Rationale for the symposium

Color vision is a prevalent sensory modality in modern society. We use color to communicate messages (“red means stop”), to highlight selected information, to denote the national identity (the colors in each country’s flag), and to enhance the salience of otherwise unnoticed information. It has a powerful role in grouping, which is why subway maps are often shown in color and virtually impossible to use when printed in grey scale. Color is abundant in nature and is used by animals to discriminate between ripe and unripe fruits or vegetables, edible versus nonedible foods, as well as between seasonal changes in foliage. We learn to associate certain colors with other sensory modalities, such as red with hot and blue with cold. Color also plays an important role in aesthetic appreciation. It is essential for pictorial works of art, architecture, design, cosmetics and fashion. The scientific understanding of color vision goes back to the work of Sir Isaac Newton who made important observations about the nature of light and the realization that the proper understanding of color is in the constitution of the nervous system. In the 19th century, Hermann von Helmholtz suggested that different receptors in the eye were needed to differentiate between spectral colors. Working independently, Ewald Hering (1872) put forth the idea that color is encoded in an antagonistic fashion with the opponent axes green and red, yellow and blue, as well as white and black. He proposed that these processes are antagonistic over space and time, in agreement with the earlier work of the French chemist Michel Eugene Chevreul (1839) who studied how the appearance of colored surfaces is altered by simultaneous viewing of another colored surface. Modern vision science has deepened our understanding of color vision. This symposium will bring together experts in color vision to discuss current theories of color and known phenomena related to color vision, including the underlying retinal and brain processes. These experts have been invited to present their results in a manner that is understandable to an educated audience, who have little or no specialized knowledge about color vision. Our interdisciplinary approach will unite researchers from neuroscience, ophthalmology, vision and color science, cognitive psychology, art history and philosophy.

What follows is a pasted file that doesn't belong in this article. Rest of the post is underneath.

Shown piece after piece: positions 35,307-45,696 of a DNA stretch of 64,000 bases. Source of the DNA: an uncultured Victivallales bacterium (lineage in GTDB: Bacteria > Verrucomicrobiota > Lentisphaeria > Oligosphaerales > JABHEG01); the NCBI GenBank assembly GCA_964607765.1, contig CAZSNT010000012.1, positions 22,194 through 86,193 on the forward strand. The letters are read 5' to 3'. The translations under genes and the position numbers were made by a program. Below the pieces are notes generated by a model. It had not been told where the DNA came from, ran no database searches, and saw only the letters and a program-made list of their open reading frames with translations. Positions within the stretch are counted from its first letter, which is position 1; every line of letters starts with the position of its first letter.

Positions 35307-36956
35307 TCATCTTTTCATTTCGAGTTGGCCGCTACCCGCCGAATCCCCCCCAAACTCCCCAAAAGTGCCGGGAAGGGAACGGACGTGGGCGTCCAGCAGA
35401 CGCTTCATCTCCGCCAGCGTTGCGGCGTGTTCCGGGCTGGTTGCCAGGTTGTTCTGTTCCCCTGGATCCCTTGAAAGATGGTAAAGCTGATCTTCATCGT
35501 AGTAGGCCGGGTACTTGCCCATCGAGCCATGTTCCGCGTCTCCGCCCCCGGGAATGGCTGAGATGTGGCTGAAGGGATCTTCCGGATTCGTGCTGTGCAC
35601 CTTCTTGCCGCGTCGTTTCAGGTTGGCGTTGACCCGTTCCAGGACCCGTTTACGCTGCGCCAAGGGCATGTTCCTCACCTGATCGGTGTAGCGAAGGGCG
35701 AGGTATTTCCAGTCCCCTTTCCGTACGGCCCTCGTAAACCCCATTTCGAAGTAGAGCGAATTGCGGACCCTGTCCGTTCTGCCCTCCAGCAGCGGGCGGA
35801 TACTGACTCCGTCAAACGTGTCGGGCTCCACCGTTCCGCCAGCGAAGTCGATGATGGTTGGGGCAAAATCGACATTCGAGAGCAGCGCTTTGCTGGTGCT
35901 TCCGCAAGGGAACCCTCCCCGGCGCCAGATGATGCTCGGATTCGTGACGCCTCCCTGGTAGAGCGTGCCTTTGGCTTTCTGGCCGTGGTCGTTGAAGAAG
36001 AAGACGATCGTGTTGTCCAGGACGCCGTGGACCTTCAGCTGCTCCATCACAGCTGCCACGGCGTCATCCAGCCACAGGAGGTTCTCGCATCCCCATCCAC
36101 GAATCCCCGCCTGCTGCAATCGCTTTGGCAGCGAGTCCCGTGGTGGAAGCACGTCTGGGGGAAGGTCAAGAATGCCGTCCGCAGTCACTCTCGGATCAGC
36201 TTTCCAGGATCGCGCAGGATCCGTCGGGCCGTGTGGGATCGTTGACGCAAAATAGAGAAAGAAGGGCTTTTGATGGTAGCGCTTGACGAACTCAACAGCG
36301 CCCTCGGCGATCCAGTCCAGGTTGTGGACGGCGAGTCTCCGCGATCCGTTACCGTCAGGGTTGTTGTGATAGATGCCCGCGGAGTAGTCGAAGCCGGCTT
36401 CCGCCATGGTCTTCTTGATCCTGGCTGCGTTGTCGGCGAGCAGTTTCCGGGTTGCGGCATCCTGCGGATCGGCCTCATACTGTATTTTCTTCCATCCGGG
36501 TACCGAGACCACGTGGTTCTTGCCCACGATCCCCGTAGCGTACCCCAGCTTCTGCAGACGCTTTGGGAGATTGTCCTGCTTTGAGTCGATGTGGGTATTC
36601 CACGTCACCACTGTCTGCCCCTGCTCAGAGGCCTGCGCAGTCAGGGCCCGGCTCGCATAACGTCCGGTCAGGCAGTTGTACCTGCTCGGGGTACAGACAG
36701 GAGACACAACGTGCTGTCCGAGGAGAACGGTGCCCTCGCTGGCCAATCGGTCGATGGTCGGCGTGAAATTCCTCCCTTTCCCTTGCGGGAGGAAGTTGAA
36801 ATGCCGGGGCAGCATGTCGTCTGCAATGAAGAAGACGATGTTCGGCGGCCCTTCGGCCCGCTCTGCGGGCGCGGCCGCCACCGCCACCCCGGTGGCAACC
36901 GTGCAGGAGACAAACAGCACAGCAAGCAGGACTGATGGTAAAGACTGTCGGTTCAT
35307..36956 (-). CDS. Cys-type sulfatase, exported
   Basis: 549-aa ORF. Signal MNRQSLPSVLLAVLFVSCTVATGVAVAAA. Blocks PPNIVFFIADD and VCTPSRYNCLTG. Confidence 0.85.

Abstract Lecure Axel Buether

In the first step of our psychological experiment about 500 participants explored and documented the effects of 13 “psychological primary colors” (Berlin and Kay, 1969) over a period of 6 years. Subsequently more than 1 million images were systematically evaluated.

The aim of the study was to show our everyday knowledge about colors and to find a form of visualization for the complex effects of colors on our experience and behavior.

Link Scientific Program

Mark Greenlee, John S. Werner, Christoph Wagner

September 19 – 21, 2016

University of Regensburg
Monday, September 19th – Audimax –
Tuesday and Wednesday, September 20th and 21st  – Vielberth Building, Lecture theater H24 and Foyer

Link Organizers Homepage

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